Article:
Australian housing approval plummeted by more than a quarter during the Omicron outbreak

Homebuilding approval across Australia plummeted in January 2022 due to high levels of absenteeism caused by the adverse effects of the COVID-19 Omicron variant and slow management processes.

More specifically, the number of approvals dropped sharply in January, both in the private sector housing and in the more volatile “other housing” category.

according to Data from the Australian Bureau of Statistics The total number of approved homes in January released on March 3 was 12,916, a decrease of 27.9% compared to December last year.

Private home approval was down 17.5% to 8,712, while other homes were down 43.6% to 4,007.

Victoria seems to be the most affected state, with the number of approved private homes down 18.6% and other forms of homes down 35.5%.

Housing Industry Association Economist Tom David said The decline in approvals was due to a shortage of staff at the time of the Omicron outbreak and an above average number of vacation vacations taken.

“The lack of council workers, private certifiers, and construction staff will emphasize the ability to handle approvals,” he said.

“Despite the temporary disruption caused by the January outbreak of Omicron, there are no signs that homebuilding activity is soon facing weak demand.”

Devitt also expected the construction sector to witness above-average approvals in the coming months as the effects of this turmoil receded.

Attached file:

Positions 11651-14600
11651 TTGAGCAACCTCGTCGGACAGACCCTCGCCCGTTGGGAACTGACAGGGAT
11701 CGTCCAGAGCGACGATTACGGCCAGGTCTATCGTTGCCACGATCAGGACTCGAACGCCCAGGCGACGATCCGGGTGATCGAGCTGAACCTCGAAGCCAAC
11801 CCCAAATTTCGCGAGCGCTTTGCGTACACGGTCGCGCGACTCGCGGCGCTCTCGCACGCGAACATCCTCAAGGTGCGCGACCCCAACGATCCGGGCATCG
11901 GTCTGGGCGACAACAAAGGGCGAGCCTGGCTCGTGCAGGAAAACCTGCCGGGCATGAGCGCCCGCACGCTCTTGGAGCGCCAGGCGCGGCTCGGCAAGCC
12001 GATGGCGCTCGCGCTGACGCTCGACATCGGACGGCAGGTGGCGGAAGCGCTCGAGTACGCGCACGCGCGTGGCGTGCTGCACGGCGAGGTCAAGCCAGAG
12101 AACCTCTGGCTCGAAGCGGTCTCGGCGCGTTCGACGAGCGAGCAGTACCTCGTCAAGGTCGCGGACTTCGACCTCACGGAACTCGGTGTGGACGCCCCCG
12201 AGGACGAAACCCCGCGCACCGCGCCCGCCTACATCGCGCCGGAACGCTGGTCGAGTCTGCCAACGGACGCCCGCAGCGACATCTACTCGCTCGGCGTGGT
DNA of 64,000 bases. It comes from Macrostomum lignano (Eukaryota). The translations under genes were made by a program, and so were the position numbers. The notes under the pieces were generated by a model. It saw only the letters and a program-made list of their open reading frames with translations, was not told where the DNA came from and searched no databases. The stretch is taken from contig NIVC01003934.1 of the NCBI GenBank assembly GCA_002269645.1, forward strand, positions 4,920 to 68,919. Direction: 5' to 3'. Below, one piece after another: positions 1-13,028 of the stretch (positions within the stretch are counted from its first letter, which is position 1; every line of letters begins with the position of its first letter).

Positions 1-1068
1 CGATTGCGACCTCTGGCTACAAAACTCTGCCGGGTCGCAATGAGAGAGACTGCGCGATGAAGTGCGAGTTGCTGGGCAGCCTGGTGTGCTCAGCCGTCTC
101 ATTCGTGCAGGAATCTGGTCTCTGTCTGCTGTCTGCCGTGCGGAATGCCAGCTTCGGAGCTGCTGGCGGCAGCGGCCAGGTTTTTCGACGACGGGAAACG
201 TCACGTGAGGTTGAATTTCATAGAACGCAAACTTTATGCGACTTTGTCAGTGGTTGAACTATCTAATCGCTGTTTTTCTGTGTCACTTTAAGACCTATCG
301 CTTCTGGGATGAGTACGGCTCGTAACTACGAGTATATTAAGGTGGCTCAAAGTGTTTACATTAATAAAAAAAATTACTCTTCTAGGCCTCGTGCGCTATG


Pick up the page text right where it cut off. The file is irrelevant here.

Epoch Times Photo
The construction site of Marsden Park is believed to have been closed on July 19, 2021 in Sydney, Australia due to COVID-19 restrictions. (Mark Evans / Getty Images)

Meanwhile, construction activity began to improve in February after the outbreak of the Omicron subspecies peaked.

Australian Industry Group / Housing Industry Association Construction index performance It increased by 7.5 points to 53.4 that month. A score above 50 means increased construction activity.

Peterburn, chief policy adviser for the Australian Industrial Group, employers’ organization, said the construction industry has been steadily improving new orders. In addition, despite continued supply chain difficulties for months, the slowdown in supplier deliveries has diminished.

Meanwhile, the Australian economy showed stronger signs of recovery from last year’s blockade of the Delta variant in early 2022 as the export sector thrived and the construction industry began to grow again.

“Omicron hasn’t upset our economy,” Finance Minister Josh Frydenberg told ABC Radio on March 3.

Frydenberg said consumer spending in the first two months of 2022 was 4 percent higher than last year as problems related to labor absenteeism subsided.

“We found that business conditions improved, business confidence was restored, and job ads were still over 30% higher than they were at the start of the pandemic,” he said.

The The latest national accounts The Australian economy showed a 46-year high growth of 3.4% in the December quarter, following a 1.9% contraction in the September 2021 quarter due to the blockade of Delta shares.

Alfred buoy


Alfred Bui is a Melbourne-based Australian reporter with a focus on local and business news. He is a former small business owner and holds two master’s degrees in business and business law. Contact him at [email protected]